There are only 450 North Atlantic right whales left and 17 died in 2017
Whales and humans have long had a complicated relationship. For centuries, we hunted the massive sea creatures for their oil and meat until they were almost extinct. That stopped last century when replacement materials made it possible to recognize the value of living whales. But human behavior still threatens some species with extinction.
This year, the North Atlantic right whale experienced what experts at the National Oceanic and Atmospheric Administration (NOAA) call an “unusual mortality event.” Seventeen of these endangered creatures were found dead off the coasts of New England and Canada, and marine biologists on Dec. 5 (pdf) said that they believe the species could be extinct within 20 years if no official action is taken to save them.
In a presentation at last week’s New England Fishery Management Council Meeting in Newport, Rhode Island, NOAA’s Endangered Species Act consultant Mark Murray-Brown sounded a dire warning. He called on American and Canadian officials to work closely with commercial fisheries on efforts to protect the endangered whales. If they didn’t, he said, the North Atlantic right whale, which can weigh up to 150,000 pounds and grow as long as 48 feet (almost 15 meters), might disappear.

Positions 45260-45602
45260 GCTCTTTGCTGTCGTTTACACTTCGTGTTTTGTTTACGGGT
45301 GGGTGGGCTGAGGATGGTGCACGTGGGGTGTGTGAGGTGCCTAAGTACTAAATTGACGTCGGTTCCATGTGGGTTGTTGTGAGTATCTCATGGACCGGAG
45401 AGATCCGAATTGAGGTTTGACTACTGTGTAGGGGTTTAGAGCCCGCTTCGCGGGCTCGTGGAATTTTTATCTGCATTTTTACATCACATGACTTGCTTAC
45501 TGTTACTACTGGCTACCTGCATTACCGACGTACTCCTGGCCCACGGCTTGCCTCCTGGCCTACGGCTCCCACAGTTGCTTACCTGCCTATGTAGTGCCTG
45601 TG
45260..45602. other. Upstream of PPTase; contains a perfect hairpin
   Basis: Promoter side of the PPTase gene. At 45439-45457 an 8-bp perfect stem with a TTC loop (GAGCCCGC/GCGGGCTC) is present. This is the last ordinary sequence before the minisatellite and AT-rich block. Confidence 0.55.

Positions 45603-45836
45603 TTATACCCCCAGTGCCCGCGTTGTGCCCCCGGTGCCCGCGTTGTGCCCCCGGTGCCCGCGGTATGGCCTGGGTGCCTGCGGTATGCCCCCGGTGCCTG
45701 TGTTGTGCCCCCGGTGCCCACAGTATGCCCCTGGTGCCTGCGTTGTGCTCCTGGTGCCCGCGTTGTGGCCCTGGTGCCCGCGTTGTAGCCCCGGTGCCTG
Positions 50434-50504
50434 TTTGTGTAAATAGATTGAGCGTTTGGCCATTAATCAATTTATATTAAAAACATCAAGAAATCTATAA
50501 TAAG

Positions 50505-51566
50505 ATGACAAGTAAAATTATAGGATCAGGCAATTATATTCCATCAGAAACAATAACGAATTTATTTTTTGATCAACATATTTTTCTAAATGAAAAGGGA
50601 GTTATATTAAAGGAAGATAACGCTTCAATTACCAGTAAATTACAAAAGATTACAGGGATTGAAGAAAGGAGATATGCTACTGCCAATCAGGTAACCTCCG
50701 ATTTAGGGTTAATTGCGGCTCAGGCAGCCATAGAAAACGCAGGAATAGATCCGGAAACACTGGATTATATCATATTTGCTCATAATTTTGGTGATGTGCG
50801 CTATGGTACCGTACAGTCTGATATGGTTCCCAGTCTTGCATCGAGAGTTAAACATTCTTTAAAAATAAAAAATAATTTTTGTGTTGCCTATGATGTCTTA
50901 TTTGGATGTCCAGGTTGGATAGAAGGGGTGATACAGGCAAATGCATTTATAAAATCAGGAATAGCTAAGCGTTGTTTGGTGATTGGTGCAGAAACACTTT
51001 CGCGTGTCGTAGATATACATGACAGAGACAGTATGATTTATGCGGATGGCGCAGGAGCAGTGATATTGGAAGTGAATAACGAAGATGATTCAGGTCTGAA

There are only about 100 breeding females of the species left, say scientists, and these sea creatures are increasingly being hit by commercial fishing vessels and getting caught in fishing gear like lines and traps. Of 17 dead right whales found this year, six were killed by blunt-force trauma, which NOAA believes was caused by collisions with vessels. In 2017, there were reports of five right whales freed from entanglements in fishing nets; three appear to have survived, but two have since died, scientists say.
The good news is that efforts to change commercial fishing methods have proven to save whales and can protect the endangered species. In 2009, North American fisheries were required to sink 27,000 miles of floating lines deep in the water in order to prevent such entanglements, and in 2014 nearly 3,000 more miles of fishing lines were removed from North American waters altogether. “We recognize and appreciate that the fishing industry has made many sacrifices to drastically reduce the number of lines in the water column, reducing the risk of serious injuries and mortalities to whales,” notes Murray-Brown in his presentation. But given the low birth rate of this whale species, “the current status of right whales is a critical situation,” he writes.
Murray-Brown is hopeful that further improving the management of commercial fishing methods and making fishing gear even safer for right whales will prevent their extinction. He believes if marine biologists and commercial fishing companies in the North Atlantic work together, they can prevent whale deaths by tracking the creatures, adding more lights to fishing equipment, changing vessel routes as necessary, and continuing to monitor line and trap placement.